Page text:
|This post was originally published on OPEN Forum.||
popularised by tech giants like Facebook and Google,are believed to promote collaboration and creativity.
According to the International Management Facility Association, 70% of all offices in America today are open-plan workspaces. In an office where everyone can see and hear each other, how do you make sure your employees are productive? A lot of this has to do with the design of the space. Little tweaks here and there can keep employees comfortable and boost productivity.
These innovations may be more expensive at first for employers, but, in the long run, could help workers be happier, healthier, and therefore, more creative and productive.
Open-office spaces are believed to promote collaboration, but this is mostly helpful for extroverts who typically socialize more than introverts. For workers who need the privacy to concentrate, open-office plans can be distracting.
This is where moveable furniture is helpful. Desks and cabinets can be reconfigured so that employees can work individually or collaboratively. A white paper published by office-design company Steelcase says that furniture in today’s workplace needs to be able to switch to different work modes, since we’re all working with much less personal space than in past generations.
Sitting at your desk all day will literally kill you. A study from the University of Sydney found that sitting for eight to 11 hours daily increases your chances of dying by 15% in four years. What should you do instead? Provide areas for employees to stand while working, or encourage individual standing and treadmill desks. Yoga balls and kneeling chairs can also be better alternatives than traditional chairs because employees are able to get a bit of exercise while working. Even if the exercise isn’t strenuous, it can still boost energy and productivity and contribute to a healthier lifestyle.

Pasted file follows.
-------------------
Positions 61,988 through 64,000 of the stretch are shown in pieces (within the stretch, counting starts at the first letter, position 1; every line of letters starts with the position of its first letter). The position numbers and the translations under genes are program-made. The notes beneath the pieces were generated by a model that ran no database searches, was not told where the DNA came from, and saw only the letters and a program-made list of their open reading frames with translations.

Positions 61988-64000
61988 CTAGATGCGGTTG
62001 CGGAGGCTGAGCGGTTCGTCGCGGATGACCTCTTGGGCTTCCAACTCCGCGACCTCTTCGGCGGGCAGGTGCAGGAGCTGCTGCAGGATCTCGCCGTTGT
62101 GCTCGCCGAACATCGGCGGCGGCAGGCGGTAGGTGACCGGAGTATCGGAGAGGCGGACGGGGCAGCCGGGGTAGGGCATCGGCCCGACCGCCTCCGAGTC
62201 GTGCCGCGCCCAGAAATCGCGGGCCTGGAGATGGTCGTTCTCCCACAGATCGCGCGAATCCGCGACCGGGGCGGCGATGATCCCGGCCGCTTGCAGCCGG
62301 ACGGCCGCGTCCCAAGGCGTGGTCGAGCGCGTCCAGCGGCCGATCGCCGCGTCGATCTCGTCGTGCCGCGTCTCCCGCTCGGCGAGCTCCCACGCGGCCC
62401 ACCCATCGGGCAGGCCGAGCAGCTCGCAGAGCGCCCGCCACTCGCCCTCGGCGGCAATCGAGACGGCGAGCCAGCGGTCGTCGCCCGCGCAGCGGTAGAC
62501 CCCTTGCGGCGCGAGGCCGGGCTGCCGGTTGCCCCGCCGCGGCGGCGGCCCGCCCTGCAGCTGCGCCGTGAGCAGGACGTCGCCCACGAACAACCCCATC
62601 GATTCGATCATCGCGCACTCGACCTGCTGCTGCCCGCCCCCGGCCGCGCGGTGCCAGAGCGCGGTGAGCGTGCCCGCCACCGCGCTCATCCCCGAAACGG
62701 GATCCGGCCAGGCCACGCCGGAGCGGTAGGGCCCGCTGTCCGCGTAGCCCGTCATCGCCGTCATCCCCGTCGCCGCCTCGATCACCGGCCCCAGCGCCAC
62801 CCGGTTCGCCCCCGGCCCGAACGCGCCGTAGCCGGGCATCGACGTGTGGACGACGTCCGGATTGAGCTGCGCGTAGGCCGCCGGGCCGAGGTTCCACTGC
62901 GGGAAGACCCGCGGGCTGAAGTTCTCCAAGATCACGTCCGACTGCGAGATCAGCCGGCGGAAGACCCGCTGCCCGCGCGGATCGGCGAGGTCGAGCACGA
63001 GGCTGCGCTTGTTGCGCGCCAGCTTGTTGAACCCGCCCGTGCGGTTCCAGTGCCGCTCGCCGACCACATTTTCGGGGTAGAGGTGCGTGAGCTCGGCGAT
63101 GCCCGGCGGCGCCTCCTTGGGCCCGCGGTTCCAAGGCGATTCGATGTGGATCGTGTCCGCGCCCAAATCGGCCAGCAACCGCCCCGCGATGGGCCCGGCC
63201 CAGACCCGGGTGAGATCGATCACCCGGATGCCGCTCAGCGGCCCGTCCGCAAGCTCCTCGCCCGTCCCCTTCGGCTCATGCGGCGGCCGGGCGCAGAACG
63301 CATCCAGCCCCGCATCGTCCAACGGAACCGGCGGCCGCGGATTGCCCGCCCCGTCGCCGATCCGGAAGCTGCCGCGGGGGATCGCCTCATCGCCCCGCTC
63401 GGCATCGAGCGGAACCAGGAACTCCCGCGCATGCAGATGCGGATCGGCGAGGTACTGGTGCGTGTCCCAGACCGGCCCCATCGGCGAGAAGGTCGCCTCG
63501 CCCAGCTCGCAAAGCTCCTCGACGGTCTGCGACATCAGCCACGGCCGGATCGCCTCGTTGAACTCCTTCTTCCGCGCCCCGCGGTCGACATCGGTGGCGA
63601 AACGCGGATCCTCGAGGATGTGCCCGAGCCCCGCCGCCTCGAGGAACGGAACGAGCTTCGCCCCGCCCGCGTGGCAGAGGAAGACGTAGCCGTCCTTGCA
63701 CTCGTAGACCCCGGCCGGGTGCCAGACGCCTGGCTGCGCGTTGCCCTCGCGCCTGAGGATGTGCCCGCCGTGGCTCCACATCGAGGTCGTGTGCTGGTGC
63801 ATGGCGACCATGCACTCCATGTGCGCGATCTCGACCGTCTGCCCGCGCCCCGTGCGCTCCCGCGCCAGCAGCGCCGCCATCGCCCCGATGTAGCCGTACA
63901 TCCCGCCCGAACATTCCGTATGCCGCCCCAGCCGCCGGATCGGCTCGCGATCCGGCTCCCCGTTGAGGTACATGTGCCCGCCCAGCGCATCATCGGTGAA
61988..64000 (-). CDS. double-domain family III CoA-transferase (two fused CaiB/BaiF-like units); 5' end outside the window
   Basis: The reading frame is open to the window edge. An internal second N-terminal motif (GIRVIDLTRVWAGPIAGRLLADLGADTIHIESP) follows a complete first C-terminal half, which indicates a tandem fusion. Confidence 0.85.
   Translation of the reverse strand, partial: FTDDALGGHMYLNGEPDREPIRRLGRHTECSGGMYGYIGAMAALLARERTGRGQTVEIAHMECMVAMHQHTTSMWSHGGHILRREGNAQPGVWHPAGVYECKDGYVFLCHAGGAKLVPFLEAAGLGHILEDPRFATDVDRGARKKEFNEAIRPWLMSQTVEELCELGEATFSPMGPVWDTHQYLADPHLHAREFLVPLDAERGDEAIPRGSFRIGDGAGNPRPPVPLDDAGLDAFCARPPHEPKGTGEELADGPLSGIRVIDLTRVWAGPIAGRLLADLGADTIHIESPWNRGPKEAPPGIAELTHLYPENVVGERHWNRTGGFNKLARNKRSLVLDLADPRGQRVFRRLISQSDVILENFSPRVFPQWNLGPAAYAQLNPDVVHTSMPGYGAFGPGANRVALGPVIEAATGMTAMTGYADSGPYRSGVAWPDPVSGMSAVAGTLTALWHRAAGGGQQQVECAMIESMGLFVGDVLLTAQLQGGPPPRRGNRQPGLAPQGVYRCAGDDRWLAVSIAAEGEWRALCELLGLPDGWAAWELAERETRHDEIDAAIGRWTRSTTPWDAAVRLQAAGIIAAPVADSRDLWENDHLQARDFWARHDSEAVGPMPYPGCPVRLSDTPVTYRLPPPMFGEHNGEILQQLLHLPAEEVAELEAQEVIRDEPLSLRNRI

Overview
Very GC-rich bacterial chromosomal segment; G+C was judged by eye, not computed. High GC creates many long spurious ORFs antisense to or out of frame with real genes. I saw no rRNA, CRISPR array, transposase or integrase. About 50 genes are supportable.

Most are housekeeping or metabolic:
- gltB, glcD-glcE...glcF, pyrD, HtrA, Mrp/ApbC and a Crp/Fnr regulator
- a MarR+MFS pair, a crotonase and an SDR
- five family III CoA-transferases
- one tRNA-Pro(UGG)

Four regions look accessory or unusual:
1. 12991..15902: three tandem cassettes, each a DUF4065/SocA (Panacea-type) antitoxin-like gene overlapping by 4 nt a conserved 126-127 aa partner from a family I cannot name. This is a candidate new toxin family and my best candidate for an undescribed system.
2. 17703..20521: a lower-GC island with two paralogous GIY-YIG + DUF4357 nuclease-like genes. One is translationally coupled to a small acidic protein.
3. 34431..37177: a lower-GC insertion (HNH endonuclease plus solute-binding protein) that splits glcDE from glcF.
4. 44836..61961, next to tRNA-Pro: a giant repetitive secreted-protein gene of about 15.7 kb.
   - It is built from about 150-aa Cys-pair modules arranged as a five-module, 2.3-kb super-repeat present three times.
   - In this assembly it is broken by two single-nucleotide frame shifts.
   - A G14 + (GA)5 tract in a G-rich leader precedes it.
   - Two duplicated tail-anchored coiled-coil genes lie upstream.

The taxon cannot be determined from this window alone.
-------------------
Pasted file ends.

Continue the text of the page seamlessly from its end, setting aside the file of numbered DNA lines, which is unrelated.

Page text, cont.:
Small spaces for thinking.
There will be times when employees need areas to put their heads down and concentrate on a problem or strategy. An open-office plan can hinder the progress of this individual work. How do you create private spaces in an open-office plan? Use furniture and designs that can easily be turned into other spaces. For example, employers can position couches, moveable walls, and desks in a way that prevents employees from seeing one another — a big distraction — while in these private spaces.
Areas that promote collaboration.
A lot of people like working in a coffee shop because they enjoy the sea of people and comfortable furniture all around. Employers can create a similar vibe in their office to promote all kinds of interactions whether that be socializing, brainstorming, or collaborating.
New York’s miLES storefronts, a network of public shared workspaces, incorporates a coffee-shop atmosphere in its office. Employers can create a social area in their offices by adopting more bench-like tables — just like coffee shops do — comfortable lounging areas, and available coffee to invite mingling among workers.
No assigned seating.
Employees who are able to sit wherever they want may be more productive and collaborative, reports Rachel Feintzeig at The Wall Street Journal. Flexible seating arrangements enable workers to find where they work best. For example, some people prefer sitting next to a wall, while others like to be in the middle of the room. Some people want to sit next to quiet colleagues, while others want a more talkative neighbour to bounce ideas back and forth with. Employees at design consulting firm IDEO are encouraged to play musical chairs at work weekly to stay inspired and boost productivity.
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